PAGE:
Why Removing Chili Pepper Seeds Won't Temper Most Of The Heat

It's easy to love the vibrant flavors that chili peppers bring to a dish, but it can be hard to handle the heat. Some may shun peppers altogether to avoid unintentionally setting their mouth on fire, while others attempt to use peppers in cooking without overdoing the heat level. It's a long-held belief by many cooks that simply removing the seeds from a pepper will reduce the heat and make it more palatable.

But what actually gives chili peppers their firey qualities is a naturally occurring chemical called capsaicin. While it can be found in other parts of a pepper, capsaicin is mostly concentrated in the placenta — the white, firm, fleshy part directly beneath the stem, and the pith and ribs that line the inner side of the chili. If you want to avoid as much heat as possible when cooking recipes with chili peppers, simply removing the seeds will not get rid of the highest concentrations of heat. Instead, it's that white membrane loaded with capsaicin that you want to make sure doesn't end up in your dish.

Cook carefully with hot chilis

If you want to cook with hot chili peppers, there are ways to both control the capsaicin heat in your dish and keep the burning sensations at bay. First, use gloves when chopping and preparing hot peppers, wash your hands thoroughly after you're done, and avoid touching your face and eyes. Then, to remove as much heat from the pepper as possible, take out the entire white placenta and the seeds that are under the base of the stem. You'll also want to cut out the white ribs that extend down the inner length of the pepper — that's where all the capsaicin glands are.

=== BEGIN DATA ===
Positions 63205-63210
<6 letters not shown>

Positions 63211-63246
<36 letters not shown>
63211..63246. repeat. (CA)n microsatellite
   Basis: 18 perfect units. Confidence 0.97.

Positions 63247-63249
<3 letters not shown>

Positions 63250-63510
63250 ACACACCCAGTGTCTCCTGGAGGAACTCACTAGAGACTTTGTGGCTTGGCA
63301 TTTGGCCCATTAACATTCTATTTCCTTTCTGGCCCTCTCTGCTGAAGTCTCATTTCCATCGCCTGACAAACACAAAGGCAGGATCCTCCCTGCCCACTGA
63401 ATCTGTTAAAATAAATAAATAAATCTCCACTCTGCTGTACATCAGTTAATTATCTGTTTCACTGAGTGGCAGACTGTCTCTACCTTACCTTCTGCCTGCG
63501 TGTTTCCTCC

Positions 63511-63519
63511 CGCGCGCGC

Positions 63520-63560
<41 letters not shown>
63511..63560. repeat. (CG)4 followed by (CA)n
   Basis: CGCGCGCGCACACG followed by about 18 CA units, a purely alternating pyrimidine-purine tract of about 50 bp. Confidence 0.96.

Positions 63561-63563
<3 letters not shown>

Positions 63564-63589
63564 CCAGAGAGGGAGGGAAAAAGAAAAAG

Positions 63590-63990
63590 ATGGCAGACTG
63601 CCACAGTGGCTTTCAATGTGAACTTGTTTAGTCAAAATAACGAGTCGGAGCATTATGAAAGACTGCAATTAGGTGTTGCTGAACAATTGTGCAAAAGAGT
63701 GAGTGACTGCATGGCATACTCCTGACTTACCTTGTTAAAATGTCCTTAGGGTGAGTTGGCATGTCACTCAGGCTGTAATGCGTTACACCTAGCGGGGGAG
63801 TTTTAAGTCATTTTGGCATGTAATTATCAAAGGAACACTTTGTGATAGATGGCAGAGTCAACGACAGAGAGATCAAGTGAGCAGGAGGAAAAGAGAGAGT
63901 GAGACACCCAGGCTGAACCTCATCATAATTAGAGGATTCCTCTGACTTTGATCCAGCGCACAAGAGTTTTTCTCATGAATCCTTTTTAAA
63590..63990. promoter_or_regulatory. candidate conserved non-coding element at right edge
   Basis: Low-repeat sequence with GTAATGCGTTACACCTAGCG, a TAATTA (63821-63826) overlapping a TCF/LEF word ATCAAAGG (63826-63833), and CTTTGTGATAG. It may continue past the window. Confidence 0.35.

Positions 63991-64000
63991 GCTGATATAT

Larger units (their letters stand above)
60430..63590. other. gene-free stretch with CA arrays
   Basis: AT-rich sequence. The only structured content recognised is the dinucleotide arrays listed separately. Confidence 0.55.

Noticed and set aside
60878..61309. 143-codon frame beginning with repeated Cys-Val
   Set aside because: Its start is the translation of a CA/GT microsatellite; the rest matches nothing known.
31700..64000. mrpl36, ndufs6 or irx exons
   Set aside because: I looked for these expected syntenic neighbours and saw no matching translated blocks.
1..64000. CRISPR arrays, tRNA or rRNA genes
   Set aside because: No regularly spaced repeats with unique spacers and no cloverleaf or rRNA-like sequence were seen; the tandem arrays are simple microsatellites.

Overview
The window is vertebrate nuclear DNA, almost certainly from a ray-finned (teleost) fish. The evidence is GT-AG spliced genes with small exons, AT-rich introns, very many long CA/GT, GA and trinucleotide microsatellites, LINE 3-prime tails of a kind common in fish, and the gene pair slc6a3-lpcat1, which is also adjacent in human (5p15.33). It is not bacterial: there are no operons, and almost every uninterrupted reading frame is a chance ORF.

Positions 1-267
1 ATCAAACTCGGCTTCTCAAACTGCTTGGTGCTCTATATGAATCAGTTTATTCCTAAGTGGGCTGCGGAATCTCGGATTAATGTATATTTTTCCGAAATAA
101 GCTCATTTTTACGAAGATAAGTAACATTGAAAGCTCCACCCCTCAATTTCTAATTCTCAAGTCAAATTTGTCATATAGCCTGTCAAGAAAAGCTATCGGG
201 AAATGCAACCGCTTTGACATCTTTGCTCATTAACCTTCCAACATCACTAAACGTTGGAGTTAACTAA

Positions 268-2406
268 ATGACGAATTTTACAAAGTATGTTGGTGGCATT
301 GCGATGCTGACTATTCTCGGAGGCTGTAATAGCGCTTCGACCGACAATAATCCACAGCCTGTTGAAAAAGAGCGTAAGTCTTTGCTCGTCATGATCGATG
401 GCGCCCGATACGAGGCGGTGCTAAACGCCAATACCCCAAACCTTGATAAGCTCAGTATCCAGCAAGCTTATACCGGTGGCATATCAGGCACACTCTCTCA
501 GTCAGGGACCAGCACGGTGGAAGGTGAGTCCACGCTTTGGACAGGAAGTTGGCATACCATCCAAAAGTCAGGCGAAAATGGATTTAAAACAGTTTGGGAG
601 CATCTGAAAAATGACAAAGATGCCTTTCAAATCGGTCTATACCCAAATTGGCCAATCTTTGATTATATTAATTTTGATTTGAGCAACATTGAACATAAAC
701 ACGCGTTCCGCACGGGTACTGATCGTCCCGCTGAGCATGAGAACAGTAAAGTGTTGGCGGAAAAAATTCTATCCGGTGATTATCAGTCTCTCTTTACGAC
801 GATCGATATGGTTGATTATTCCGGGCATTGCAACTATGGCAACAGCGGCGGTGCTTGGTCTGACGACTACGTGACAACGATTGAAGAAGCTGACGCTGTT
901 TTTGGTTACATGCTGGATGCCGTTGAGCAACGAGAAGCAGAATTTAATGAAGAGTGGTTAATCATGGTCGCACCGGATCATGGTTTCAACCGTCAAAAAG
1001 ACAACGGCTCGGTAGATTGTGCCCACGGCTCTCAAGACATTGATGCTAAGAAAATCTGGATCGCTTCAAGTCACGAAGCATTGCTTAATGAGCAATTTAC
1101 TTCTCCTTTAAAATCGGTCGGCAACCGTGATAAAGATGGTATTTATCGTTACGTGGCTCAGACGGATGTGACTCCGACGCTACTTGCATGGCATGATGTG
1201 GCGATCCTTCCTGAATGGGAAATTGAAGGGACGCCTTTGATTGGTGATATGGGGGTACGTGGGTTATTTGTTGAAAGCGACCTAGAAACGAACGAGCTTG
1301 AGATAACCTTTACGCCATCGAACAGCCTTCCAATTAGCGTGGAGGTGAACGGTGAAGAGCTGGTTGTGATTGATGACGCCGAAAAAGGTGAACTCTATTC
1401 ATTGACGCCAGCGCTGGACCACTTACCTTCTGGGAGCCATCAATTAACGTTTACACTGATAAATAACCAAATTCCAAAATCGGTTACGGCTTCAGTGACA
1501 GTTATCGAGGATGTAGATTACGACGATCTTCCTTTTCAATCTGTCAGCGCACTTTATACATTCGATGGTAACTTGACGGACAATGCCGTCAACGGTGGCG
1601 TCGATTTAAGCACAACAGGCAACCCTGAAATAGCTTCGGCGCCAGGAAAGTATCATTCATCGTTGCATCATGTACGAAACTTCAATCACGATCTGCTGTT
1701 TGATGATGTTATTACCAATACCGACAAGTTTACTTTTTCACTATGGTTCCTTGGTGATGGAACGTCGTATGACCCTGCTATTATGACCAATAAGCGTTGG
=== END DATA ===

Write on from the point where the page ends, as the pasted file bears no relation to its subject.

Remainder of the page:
If you're curious how different peppers compare in heat levels, refer to the Scoville scale, measured in Scoville Heat Units, or SHUs. The level is based on the typical amount of capsaicin in each variety. The higher the number, the hotter the heat: The Carolina Reaper sits at the top, with up to 2.2 million SHU, whereas a mild bell pepper is between 0 and 2000 SHU.

It might seem that cooking and eating something that can cause pain and irritation to our mouths would be unhealthy, but the opposite is actually true. Capsaicin is thought to be good for the metabolism and, oddly enough, has anti-inflammatory properties. However, if you like the flavor but struggle with the heat, start with milder varieties and smaller amounts and work your way up to build a higher tolerance to chili peppers.